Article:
If there is one model in the history of BMW M that represents its most significant era, it is the BMW M635CSi. In 1984, the four-seater continued the concept of high-performance 6-cylinder in-line engines that the legendary BMW M1 had established just a few years earlier. But like no other BMW M model before it, it embodied the ultimate symbiosis of luxury and high-performance. Considered avant-garde back then, today its typical M characteristics make it a sought-after classic.
5 POWERFUL FACTS:
AN EIGHTIES ICON.
THE DESIGN: CONTEMPORARY YET TIMELESS.
Responsible for the BMW M635CSi progressive and timeless exterior design – and an absolute master in his field – is a name that should be familiar to every automobile enthusiast: Paul Bracq. The signature aesthetic of the then BMW chief designer is also unmistakable in the interior. Here, Bracq developed the concept of the driver-facing dashboard more effectively than had been seen in any previous series model.
The powerful sports coupé combines clear lines and a reduced form with a few deliberately chosen accents, creating a combination of accentuated sportiness and classic elegance that is still unrivalled in the eyes of many fans to this day. The most striking features are the tapered front end with its prominently positioned signature BMW kidney grille, and a front spoiler that extends down closer to the road surface.
TECHNOLOGY IN THE PURSUIT OF PROGRESS.
Technologically, too, the first 6 Series was unrivalled, with constant developments and innovations ensuring it stayed at the top for its entire construction period. While engineers relied on the proven carburettor engines for the first models, in later years only engines with intake-manifold injection were fitted under the bonnet. Exhaust gas purification and, in particular, the use of catalytic converters became increasingly important. In addition, modern electronics increasingly found their way into the four-seater coupé.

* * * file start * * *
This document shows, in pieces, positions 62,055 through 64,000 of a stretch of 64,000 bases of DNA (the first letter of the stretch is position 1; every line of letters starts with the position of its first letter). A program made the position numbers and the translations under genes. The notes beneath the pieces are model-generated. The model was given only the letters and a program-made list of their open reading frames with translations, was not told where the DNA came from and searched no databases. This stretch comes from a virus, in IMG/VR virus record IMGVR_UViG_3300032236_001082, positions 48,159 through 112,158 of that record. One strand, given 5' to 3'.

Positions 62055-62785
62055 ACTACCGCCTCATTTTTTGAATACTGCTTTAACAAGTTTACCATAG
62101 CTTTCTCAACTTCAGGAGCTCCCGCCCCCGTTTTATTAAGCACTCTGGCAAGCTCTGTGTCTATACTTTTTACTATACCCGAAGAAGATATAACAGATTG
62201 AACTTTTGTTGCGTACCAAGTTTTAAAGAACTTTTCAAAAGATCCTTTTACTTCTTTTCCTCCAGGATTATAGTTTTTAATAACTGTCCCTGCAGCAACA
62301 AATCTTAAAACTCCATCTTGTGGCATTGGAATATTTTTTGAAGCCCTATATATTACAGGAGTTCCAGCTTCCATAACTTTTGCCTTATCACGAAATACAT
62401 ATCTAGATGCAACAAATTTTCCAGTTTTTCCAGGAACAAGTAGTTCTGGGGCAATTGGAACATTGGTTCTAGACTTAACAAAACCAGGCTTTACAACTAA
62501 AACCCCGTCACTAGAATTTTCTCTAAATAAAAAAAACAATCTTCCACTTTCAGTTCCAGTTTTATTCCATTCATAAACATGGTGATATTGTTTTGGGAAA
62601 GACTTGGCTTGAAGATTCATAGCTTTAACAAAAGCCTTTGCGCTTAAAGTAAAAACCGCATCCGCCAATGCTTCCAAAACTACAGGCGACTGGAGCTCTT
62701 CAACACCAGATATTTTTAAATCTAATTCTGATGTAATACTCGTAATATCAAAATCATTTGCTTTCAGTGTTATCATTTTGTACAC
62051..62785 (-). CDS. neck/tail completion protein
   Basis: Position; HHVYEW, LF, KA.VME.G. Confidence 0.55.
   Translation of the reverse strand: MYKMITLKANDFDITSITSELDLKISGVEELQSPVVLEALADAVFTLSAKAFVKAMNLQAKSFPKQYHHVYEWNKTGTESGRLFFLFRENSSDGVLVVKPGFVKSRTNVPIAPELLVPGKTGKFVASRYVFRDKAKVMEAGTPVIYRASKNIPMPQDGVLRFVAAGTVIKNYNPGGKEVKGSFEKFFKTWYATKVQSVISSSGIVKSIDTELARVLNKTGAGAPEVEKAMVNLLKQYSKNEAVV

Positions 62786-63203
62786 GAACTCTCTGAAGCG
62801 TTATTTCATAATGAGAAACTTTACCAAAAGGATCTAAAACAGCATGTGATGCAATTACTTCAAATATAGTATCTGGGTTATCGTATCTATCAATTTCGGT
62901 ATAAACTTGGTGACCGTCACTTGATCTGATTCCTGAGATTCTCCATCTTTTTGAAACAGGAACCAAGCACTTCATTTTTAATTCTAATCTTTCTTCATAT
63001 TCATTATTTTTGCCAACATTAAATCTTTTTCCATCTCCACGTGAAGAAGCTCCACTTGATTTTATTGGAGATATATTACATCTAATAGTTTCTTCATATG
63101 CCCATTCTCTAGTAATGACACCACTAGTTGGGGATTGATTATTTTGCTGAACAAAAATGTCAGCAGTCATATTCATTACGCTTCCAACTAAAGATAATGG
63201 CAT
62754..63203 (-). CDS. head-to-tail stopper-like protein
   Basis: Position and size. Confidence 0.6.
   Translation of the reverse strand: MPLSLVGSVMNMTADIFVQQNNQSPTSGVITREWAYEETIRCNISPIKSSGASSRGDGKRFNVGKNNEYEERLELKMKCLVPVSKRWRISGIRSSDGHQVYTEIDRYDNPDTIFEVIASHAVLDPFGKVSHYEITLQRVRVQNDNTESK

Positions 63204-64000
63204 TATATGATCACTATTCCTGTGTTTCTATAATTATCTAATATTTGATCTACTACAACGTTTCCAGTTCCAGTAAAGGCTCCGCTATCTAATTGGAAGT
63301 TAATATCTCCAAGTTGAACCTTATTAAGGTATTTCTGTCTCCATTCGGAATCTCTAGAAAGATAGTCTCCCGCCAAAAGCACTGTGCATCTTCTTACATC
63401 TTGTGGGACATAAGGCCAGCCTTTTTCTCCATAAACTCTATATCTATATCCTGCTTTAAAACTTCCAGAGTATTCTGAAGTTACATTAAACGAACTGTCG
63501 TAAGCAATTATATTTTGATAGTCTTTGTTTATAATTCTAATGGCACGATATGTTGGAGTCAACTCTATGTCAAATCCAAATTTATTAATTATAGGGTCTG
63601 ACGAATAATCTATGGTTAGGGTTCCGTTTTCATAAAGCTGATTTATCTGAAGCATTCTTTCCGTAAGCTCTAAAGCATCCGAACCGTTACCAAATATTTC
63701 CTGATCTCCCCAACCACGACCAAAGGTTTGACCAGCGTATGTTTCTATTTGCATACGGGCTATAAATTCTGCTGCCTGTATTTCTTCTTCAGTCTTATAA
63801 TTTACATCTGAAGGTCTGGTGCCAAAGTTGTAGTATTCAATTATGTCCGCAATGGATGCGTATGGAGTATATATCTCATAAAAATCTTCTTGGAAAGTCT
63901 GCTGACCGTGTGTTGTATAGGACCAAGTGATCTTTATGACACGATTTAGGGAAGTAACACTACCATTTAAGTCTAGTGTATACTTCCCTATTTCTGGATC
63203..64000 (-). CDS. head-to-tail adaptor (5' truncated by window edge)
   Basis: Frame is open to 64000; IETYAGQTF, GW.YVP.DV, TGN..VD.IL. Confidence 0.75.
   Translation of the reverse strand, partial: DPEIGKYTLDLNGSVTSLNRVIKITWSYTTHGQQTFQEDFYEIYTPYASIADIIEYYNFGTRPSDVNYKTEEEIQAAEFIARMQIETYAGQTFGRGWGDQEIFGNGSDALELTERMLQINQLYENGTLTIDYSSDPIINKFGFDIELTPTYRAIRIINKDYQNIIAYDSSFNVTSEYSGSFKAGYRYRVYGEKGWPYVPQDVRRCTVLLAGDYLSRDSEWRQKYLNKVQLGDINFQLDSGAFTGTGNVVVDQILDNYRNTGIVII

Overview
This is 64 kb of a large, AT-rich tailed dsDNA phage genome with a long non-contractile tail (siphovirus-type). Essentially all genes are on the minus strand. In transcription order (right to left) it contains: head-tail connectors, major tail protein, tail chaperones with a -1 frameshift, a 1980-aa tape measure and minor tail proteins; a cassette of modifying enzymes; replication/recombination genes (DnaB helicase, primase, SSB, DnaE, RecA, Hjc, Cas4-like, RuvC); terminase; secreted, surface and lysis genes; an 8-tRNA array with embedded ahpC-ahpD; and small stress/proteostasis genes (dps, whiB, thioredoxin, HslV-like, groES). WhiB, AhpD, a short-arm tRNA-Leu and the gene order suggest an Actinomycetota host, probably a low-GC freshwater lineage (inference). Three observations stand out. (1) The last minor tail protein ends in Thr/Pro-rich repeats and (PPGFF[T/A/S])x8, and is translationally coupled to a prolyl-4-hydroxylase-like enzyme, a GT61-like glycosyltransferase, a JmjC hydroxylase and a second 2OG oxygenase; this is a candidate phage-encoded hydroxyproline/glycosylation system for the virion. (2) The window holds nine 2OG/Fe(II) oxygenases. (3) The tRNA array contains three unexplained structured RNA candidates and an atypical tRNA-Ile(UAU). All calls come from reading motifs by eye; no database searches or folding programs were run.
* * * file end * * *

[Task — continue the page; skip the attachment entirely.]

BIRTH OF A SPORTS CAR.
BMW M635CSi: from racing to series production.
The BMW 6 Series E24 featured an inline 6-cylinder M30 engine with capacities of 2.8 to 3.5 litres. The only exception: the BMW M635CSi, developed by BMW Motorsport GmbH and produced in small quantities from 1984 onwards. Here, the legendary BMW M88 engine – whose first variant was used in the BMW M1, the ancestor of every BMW M built to date – ensured superior propulsion. The M635CSi’s high-performance engine drew up to 286 hp, thanks to higher compression and modifications to the ignition and injection system. This was nine hp more than the standard version of the M1, from just under 3.5 litres of displacement, and unlike the M30, it featured four instead of two valves per cylinder. Altogether, it made the BMW M635CSi one of the fastest four-seater models of its time.
SUCCESS IN MOTORSPORT.
Versions of the BMW 6 Series specially prepared for racing were another big hit, and many motorsport fans will remember its successes at various 24-hour races. The 635CSi celebrated victories in the 1983, 1985 and 1986 24 Hours of Spa-Francorchamps as part of the European Touring Car Championship (winning the overall championship in 1981, 1983 and 1986). This is also the race that its legitimate successor, the BMW M6 GT3, would go on to win exactly 30 years after the 635CSi final victory there.
BMW 6 Series (E24) models also won the 1984 and 1985 Nürburgring 24 Hours and scored other significant titles, such as Volker Strycek’s overall victory at the inaugural German Production Car Championship – the predecessor to the DTM touring car series – in 1984. In addition, the cars collected titles in the Japanese and Australian touring car championships.